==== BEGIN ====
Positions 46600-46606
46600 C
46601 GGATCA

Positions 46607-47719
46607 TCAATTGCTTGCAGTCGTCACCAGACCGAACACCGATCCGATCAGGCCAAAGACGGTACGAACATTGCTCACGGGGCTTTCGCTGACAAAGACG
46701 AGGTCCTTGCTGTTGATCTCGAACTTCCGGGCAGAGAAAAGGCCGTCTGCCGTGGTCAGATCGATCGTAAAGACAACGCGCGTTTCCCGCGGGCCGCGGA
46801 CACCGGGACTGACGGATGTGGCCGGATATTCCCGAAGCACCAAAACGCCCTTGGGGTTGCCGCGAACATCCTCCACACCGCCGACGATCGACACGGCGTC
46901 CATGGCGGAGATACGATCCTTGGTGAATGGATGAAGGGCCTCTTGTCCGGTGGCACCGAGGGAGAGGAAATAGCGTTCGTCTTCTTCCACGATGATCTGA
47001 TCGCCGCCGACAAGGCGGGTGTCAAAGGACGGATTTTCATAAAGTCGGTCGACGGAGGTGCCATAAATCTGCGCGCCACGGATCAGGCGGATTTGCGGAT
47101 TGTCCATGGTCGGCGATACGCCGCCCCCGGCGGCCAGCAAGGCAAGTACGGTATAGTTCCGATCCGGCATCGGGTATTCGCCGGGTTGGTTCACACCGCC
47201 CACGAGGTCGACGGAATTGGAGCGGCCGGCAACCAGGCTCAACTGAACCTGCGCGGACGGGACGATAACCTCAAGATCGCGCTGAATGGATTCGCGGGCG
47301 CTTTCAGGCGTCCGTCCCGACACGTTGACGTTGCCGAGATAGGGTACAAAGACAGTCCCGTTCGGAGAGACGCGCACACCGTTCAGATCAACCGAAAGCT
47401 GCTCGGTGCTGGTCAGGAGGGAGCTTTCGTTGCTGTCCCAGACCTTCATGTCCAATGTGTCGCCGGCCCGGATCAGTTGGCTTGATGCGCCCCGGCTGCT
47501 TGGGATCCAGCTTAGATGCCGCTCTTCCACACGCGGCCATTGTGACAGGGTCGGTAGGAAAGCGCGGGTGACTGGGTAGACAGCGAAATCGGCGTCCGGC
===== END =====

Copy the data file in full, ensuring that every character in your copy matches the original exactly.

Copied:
Positions 46600-46606
46600 C
46601 GGATCA

Positions 46607-47719
46607 TCAATTGCTTGCAGTCGTCACCAGACCGAACACCGATCCGATCAGGCCAAAGACGGTACGAACATTGCTCACGGGGCTTTCGCTGACAAAGACG
46701 AGGTCCTTGCTGTTGATCTCGAACTTCCGGGCAGAGAAAAGGCCGTCTGCCGTGGTCAGATCGATCGTAAAGACAACGCGCGTTTCCCGCGGGCCGCGGA
46801 CACCGGGACTGACGGATGTGGCCGGATATTCCCGAAGCACCAAAACGCCCTTGGGGTTGCCGCGAACATCCTCCACACCGCCGACGATCGACACGGCGTC
46901 CATGGCGGAGATACGATCCTTGGTGAATGGATGAAGGGCCTCTTGTCCGGTGGCACCGAGGGAGAGGAAATAGCGTTCGTCTTCTTCCACGATGATCTGA
47001 TCGCCGCCGACAAGGCGGGTGTCAAAGGACGGATTTTCATAAAGTCGGTCGACGGAGGTGCCATAAATCTGCGCGCCACGGATCAGGCGGATTTGCGGAT
47101 TGTCCATGGTCGGCGATACGCCGCCCCCGGCGGCCAGCAAGGCAAGTACGGTATAGTTCCGATCCGGCATCGGGTATTCGCCGGGTTGGTTCACACCGCC
47201 CACGAGGTCGACGGAATTGGAGCGGCCGGCAACCAGGCTCAACTGAACCTGCGCGGACGGGACGATAACCTCAAGATCGCGCTGAATGGATTCGCGGGCG
47301 CTTTCAGGCGTCCGTCCCGACACGTTGACGTTGCCGAGATAGGGTACAAAGACAGTCCCGTTCGGAGAGACGCGCACACCGTTCAGATCAACCGAAAGCT
47401 GCTCGGTGCTGGTCAGGAGGGAGCTTTCGTTGCTGTCCCAGACCTTCATGTCCAATGTGTCGCCGGCCCGGATCAGTTGGCTTGATGCGCCCCGGCTGCT
47501 TGGGATCCAGCTTAGATGCCGCTCTTCCACACGCGGCCATTGTGACAGGGTCGGTAGGAAAGCGCGGGTGACTGGGTAGACAGCGAAATCGGCGTCCGGC